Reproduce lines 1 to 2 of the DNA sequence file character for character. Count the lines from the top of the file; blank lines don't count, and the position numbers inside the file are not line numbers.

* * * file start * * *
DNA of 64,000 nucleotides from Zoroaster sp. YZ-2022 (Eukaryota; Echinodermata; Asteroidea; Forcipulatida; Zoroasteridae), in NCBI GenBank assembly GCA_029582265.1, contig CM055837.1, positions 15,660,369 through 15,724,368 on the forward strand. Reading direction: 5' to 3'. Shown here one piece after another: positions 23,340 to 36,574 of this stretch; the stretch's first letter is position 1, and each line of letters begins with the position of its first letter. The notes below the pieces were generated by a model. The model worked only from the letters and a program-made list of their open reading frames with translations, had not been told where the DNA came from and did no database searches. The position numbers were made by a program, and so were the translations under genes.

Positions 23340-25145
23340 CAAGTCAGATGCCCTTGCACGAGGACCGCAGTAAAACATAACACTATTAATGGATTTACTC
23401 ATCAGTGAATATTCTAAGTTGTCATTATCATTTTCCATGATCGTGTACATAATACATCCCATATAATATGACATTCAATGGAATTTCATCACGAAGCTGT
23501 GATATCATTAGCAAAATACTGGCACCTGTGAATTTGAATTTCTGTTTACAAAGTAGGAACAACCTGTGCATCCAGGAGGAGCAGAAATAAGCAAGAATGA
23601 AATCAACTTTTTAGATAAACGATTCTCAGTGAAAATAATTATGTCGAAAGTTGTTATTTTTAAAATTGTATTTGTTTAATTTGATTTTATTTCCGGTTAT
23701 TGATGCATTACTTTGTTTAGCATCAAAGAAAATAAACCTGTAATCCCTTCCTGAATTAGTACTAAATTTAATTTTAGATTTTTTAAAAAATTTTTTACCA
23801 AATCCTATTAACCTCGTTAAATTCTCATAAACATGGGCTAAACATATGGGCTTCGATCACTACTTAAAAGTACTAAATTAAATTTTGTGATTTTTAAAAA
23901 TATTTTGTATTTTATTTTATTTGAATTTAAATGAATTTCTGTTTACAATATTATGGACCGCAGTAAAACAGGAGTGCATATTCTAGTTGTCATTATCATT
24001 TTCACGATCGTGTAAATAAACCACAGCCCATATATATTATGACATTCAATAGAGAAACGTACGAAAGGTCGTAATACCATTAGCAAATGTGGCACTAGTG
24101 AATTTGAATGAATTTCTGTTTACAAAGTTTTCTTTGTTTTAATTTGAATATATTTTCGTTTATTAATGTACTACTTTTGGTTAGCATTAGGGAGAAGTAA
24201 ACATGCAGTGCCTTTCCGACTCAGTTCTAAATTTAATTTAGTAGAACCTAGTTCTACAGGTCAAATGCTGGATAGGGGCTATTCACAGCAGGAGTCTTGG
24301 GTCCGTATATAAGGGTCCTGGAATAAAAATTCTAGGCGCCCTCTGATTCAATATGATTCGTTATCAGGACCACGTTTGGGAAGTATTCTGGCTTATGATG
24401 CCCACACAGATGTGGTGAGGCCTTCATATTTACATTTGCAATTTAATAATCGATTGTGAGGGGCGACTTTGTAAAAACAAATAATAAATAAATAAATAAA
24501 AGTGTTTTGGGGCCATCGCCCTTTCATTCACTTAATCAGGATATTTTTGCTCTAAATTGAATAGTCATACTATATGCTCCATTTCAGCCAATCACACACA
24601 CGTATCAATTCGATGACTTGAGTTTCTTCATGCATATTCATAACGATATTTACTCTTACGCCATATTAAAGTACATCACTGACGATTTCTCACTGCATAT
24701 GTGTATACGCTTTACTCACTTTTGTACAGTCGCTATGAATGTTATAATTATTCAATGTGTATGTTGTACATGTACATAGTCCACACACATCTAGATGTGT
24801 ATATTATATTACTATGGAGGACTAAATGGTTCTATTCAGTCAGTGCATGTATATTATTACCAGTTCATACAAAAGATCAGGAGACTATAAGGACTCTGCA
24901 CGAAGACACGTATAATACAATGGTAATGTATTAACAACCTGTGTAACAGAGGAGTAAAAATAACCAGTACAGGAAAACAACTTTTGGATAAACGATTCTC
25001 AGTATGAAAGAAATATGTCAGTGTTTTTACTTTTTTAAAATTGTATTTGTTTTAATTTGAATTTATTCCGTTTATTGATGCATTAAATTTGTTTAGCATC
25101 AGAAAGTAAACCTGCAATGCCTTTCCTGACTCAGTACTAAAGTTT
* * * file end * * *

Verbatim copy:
DNA of 64,000 nucleotides from Zoroaster sp. YZ-2022 (Eukaryota; Echinodermata; Asteroidea; Forcipulatida; Zoroasteridae), in NCBI GenBank assembly GCA_029582265.1, contig CM055837.1, positions 15,660,369 through 15,724,368 on the forward strand. Reading direction: 5' to 3'. Shown here one piece after another: positions 23,340 to 36,574 of this stretch; the stretch's first letter is position 1, and each line of letters begins with the position of its first letter. The notes below the pieces were generated by a model. The model worked only from the letters and a program-made list of their open reading frames with translations, had not been told where the DNA came from and did no database searches. The position numbers were made by a program, and so were the translations under genes.

Positions 23340-25145